Wednesday, October 31, 2007
I have to thank Maht of The Moon Topples for running phoctober. I don’t think he can ever possibly imagine just how much phoctober has given me. It has, for one, given me a huge boost in getting back into photography, something I used to love but simply gave up on when development costs became too high. And although I’ve dabbled a little since getting my new camera there hasn’t really been much aim or objective to that playing around. Phoctober, however, gave me the purpose that’s been missing. And in going out and exploring and finding things to photograph, I’ve learned to see again, as it were. Photography, I remembered, makes us look at the world with fresh, observant eyes – everything becomes an opportunity to find the beauty or the dramatic not just in the wonder of the natural landscape and changing seasons but in the ordinary and often the overlooked. I find myself driving and walking around looking at all sorts of things and thinking “Ooh! That would make a great shot!” Or “Yes, that could be the start of a brilliant series!” Or, “There is a chance for some photojournalism, a story to tell, that must be told.” But more than that, Maht has given me the opportunity for something else; to look at my own surroundings and realize how incredibly blessed I am to live amidst such amazing beauty. And in doing so, I’ve come to gain some balance to my perspective of the country I live in. Yes, of course the crime and the violence and the corruption, the greed and the poverty and the AIDS pandemic are all still here (I have taken shots that reveal some of those aspects too). Yes, the insecurity and irony of living here remains – but, and this has been critical, it has been given symmetry, been equalized by the sheer beauty that is this land. I remember long ago saying that if South Africa could resolve its people problems this would indeed be paradise. Perhaps once it was the original garden of Eden - given that it is said to be the cradle of mankind as homo sapiens and humanity spluttered and bumbled its way into being.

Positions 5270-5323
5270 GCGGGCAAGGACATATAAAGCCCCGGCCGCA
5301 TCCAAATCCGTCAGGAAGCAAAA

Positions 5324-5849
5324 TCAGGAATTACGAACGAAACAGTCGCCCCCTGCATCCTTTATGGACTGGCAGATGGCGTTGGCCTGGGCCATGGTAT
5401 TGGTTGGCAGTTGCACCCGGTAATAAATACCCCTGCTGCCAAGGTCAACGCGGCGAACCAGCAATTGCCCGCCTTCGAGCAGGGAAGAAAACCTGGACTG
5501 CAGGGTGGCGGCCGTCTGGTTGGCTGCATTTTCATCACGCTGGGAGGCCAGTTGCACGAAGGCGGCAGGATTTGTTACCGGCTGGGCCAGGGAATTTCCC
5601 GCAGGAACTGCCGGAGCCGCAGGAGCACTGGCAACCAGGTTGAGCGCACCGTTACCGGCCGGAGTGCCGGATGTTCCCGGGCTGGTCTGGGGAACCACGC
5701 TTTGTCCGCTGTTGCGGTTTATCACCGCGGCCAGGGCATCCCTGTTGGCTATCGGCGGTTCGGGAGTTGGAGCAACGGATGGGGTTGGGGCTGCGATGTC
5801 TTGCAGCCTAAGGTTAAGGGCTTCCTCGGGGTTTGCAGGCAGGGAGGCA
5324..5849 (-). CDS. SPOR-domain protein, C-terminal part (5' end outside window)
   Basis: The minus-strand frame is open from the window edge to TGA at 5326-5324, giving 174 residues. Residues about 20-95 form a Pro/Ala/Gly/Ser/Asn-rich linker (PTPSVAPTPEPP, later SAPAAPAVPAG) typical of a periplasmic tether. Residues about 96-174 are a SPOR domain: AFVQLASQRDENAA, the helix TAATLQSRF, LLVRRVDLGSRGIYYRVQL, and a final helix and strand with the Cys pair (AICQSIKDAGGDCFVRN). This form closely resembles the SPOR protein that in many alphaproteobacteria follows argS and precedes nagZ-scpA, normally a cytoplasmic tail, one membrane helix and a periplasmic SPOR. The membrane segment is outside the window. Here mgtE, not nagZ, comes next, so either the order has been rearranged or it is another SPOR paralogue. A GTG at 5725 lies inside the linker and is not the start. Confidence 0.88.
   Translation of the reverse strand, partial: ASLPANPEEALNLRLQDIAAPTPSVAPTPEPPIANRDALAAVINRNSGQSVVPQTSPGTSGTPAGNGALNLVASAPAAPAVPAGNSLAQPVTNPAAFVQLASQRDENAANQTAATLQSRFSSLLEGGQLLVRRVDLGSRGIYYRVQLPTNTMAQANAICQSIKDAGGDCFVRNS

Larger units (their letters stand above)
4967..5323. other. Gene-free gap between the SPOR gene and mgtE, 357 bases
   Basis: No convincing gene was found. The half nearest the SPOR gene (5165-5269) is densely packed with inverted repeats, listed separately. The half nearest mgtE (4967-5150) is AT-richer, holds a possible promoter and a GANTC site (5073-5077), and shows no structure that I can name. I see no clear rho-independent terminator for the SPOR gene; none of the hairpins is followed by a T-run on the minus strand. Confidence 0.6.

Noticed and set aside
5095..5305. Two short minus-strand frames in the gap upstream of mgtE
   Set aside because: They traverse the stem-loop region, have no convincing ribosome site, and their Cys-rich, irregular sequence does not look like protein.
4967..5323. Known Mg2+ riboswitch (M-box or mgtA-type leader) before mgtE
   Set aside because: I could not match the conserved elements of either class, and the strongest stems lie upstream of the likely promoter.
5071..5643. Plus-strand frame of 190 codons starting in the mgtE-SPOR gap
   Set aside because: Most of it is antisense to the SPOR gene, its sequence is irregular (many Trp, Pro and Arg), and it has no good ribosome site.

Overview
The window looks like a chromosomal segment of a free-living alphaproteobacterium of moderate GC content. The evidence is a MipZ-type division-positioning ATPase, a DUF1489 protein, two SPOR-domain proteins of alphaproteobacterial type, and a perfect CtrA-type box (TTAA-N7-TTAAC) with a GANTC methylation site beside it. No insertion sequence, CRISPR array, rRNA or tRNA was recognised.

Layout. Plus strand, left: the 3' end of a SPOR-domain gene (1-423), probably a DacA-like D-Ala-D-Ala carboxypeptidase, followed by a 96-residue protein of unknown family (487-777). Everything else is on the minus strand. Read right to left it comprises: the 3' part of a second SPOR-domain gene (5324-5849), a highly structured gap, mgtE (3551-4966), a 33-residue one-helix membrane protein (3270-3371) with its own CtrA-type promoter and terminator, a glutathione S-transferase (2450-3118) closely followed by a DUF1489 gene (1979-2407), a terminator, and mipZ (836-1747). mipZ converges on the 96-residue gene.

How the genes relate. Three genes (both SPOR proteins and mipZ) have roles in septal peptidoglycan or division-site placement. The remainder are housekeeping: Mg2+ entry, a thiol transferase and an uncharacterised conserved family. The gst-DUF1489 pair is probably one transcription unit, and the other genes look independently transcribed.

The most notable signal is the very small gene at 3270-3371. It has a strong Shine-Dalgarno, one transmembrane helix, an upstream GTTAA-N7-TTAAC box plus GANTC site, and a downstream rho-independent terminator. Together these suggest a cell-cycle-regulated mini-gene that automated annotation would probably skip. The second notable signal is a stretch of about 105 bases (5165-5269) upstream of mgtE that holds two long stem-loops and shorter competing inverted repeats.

And so, Maht, I thank you from the bottom of my heart for what you’ve given me in hosting phoctober. And yes, fellow bloggers, this means I will probably continue to post photographs on my blog and on Flickr - though perhaps with less intensity!
And so to the final phoctober post… Continuing the theme of beauty, I thought I might show you my more immediate surroundings. Now try not to be too envious when I tell you that these shots were taken at a location which is but a five minute drive from my doorstep… Yes, this is what I live amongst, and you’re right, I am indeed very blessed – both to be able to “see” it and enjoy it!
And a special note to Verilion who seems concerned about these things - yes, the wine is very good! Come along and try some, one day.
Tuesday, October 30, 2007
Monday, October 29, 2007
There is something evocative, I find, about doorways and windows and shop façades…the prospect of a glimpse into another (or another’s) world. I remember when I first lived in the UK gazing in wonder at the brightly lit windows at Christmas time…trees and tinsel sparkling behind the glass, families gathered together, manikins dressed up doing Santa’s work in faux snow – it was like looking in on a story. No, it wasn’t “like” – it was looking in - on multiple stories. I remember too, walking along the street on the Ile de la Cité in
And so, continuing the phoctober theme, some glimpses through doorways, of windows and façades all rich with a promise of story… The photos, once again, were taken in that little corner of
Sunday, October 28, 2007
These are scenes of pavement cafes and restaurants along the main street of Franschhoek - called Huguenot Street. If they look a little empty it's because most had finished munching - it was about three in the afternoon and a Thursday. On the weekend, if you don't make a reservation, the chances of finding lunch anywhere are slim and diners are known to linger until four in the afternoon! It's that popular. We had lunch at La Petite Ferme, just a little way out the village, perched on the mountainside looking out over the valley. No photographs of the sublime views, I'm afraid, as elderly ladies, I've learned, like to eat and run. Time is, I suspect, too short to linger...
The weekend fun continues... Sameera has very kindly given me a "Thoughtful Blog Reader" award. Thank you, Sameera!
She said, "I felt an award should be there to celebrate not the writers alone, but the readers as well. Reading is not a passive process as most people think it to be; it takes great depth ofmind to understand the true essence of what the writer wants to convey". The award is "for those people who have constantly motivated me with their opinions till now, each in their unique way."